Local boxing favorite Hinkey calls it a career | NevadaAppeal.com

Local boxing favorite Hinkey calls it a career

Justin Lawson
jlawson@nevadaappeal.com

RENO — In the final minutes of Friday night’s fight, Derek Hinkey wanted the fight to go on as he motioned Paul Mendez to come forward. But when Mendez answered the call, laying on a flurry of hits to the McDermitt, Nev., native, Hinkey’s hands couldn’t do the same.

“He didn’t hurt me at all, not even once and I felt like I hurt him more than once, but I couldn’t finish,” Hinkey said. “It feels like I want to pull the trigger, you want to pull the trigger. But you go to pull the trigger and you can’t, your hands go out the window.”

Hinkey fell to Mendez in a six-round split decision to fall to 8-2 with 7 KOs. The loss marked the second time in as many fights that Hinkey’s hands failed him and likely the last time they will do so. In his last fight in July he won a controversial decision over Loren Myers, but felt sharp pains in his hands every time he tried to throw a punch.

Over the last five months, Hinkey admitted to using extra padding during training which included wearing MMA gloves under 20-ounce boxing gloves in order to preserve his hands.

“If you’re wearing extra padding under your gloves then your hands aren’t meant for it,” Hinkey said. “You want to fight; that’s what I do. If I’m wearing MMA gloves underneath my 20-ounce gloves and sparring and I’m worried, there’s something there that’s telling me (to stop) …

“The fighter in me wants to fight, (but) it feels like needles are touching me every time I touch him with both hands.”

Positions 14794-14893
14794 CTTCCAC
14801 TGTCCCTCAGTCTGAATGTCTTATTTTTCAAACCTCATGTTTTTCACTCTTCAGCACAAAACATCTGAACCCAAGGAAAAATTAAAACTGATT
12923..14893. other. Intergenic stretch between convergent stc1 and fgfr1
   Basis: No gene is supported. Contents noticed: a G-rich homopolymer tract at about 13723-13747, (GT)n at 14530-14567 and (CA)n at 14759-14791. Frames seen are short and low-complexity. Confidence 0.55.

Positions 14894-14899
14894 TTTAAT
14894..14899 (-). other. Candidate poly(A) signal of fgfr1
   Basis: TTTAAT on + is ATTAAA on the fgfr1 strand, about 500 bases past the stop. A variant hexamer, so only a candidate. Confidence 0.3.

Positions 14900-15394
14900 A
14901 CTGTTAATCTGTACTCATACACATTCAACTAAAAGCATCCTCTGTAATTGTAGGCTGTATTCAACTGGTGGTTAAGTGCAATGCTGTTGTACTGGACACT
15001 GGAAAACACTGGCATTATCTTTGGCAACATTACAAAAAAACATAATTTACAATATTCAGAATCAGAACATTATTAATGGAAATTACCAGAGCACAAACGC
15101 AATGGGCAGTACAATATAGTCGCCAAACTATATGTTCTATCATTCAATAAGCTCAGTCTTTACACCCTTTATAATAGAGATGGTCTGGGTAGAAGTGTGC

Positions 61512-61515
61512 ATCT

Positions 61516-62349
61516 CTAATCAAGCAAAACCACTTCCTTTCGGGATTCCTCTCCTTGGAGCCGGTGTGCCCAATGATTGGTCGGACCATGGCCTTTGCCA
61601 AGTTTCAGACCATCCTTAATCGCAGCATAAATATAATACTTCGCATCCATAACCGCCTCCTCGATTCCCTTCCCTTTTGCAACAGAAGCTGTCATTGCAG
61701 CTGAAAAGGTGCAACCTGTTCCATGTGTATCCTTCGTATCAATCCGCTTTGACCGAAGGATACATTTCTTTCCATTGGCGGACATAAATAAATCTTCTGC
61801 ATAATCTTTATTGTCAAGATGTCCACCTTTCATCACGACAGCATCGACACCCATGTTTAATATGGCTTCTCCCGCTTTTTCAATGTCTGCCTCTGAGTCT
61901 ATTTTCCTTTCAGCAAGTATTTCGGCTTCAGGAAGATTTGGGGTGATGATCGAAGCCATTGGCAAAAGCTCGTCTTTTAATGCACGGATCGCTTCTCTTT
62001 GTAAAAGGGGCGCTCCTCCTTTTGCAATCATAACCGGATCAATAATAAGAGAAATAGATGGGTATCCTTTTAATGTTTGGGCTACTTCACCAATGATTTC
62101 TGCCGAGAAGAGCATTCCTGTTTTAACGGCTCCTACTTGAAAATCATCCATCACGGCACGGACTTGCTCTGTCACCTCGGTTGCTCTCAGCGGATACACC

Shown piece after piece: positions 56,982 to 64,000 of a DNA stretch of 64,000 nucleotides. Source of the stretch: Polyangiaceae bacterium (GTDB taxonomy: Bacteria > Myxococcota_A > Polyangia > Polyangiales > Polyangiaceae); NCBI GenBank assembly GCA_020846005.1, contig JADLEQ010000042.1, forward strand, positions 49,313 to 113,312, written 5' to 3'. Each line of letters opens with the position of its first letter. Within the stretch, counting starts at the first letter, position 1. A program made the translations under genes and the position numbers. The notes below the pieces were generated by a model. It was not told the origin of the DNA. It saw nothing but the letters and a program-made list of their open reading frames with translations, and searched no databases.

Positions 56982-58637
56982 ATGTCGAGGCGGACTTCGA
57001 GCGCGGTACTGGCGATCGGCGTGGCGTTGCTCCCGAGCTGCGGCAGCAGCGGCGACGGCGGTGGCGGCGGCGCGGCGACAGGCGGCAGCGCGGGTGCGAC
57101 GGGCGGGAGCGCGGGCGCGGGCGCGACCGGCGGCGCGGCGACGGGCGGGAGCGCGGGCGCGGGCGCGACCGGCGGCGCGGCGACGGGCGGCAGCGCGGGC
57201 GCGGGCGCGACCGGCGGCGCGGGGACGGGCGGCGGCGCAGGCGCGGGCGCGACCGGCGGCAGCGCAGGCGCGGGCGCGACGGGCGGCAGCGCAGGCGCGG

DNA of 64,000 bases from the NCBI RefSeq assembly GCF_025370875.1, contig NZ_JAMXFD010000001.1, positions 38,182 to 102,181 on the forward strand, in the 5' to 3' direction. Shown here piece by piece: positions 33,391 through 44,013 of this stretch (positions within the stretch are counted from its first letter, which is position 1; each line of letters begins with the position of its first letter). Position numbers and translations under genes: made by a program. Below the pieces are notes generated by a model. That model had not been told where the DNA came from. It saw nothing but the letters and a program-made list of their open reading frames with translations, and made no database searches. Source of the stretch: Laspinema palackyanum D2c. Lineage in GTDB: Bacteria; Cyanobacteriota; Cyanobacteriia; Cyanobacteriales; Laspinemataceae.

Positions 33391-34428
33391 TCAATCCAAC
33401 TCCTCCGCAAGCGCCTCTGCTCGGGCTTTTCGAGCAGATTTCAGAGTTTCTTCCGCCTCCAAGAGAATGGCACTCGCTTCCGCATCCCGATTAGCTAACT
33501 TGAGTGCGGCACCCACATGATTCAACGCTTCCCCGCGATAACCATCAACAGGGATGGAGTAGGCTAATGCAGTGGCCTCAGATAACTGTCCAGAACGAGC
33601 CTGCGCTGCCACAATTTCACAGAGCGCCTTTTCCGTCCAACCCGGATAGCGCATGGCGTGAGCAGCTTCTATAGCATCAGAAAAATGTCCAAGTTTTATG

Hinkey declared that this was likely his last fight.

“If I can’t hit him and I’m afraid to pull the trigger then there’s something telling me, ‘Hey man, you’re not supposed to be doing this. You better do something else, you’re hands aren’t working no more,'” said Hinkey, who added that some aspects of the business had also gotten to him but didn’t say specifically what those were. “What I do is I hit people, that’s what I do for a living. But it feels like I’m afraid to pull the trigger because it will hurt my hand.”

If the words following the loss remain true, it marks the end of what looked like a promising career that began in 2007 when he made his professional debut in South Lake Tahoe. He scored a first-round knockout over Patrick Sierra and went on to knockout out his next three opponents before suffering his first loss in February 2008.

Aside from boxing, he has recently worked as striking coach for Striking Unlimited in Las Vegas, where he has lived for the last 2 1/2 years. He has also dabbled in modeling, but he said he’s not sure what he will do in the future.

“Maybe I’ll get a different career and go into acting or something,” he said. “You never know. Everything happens for a reason.”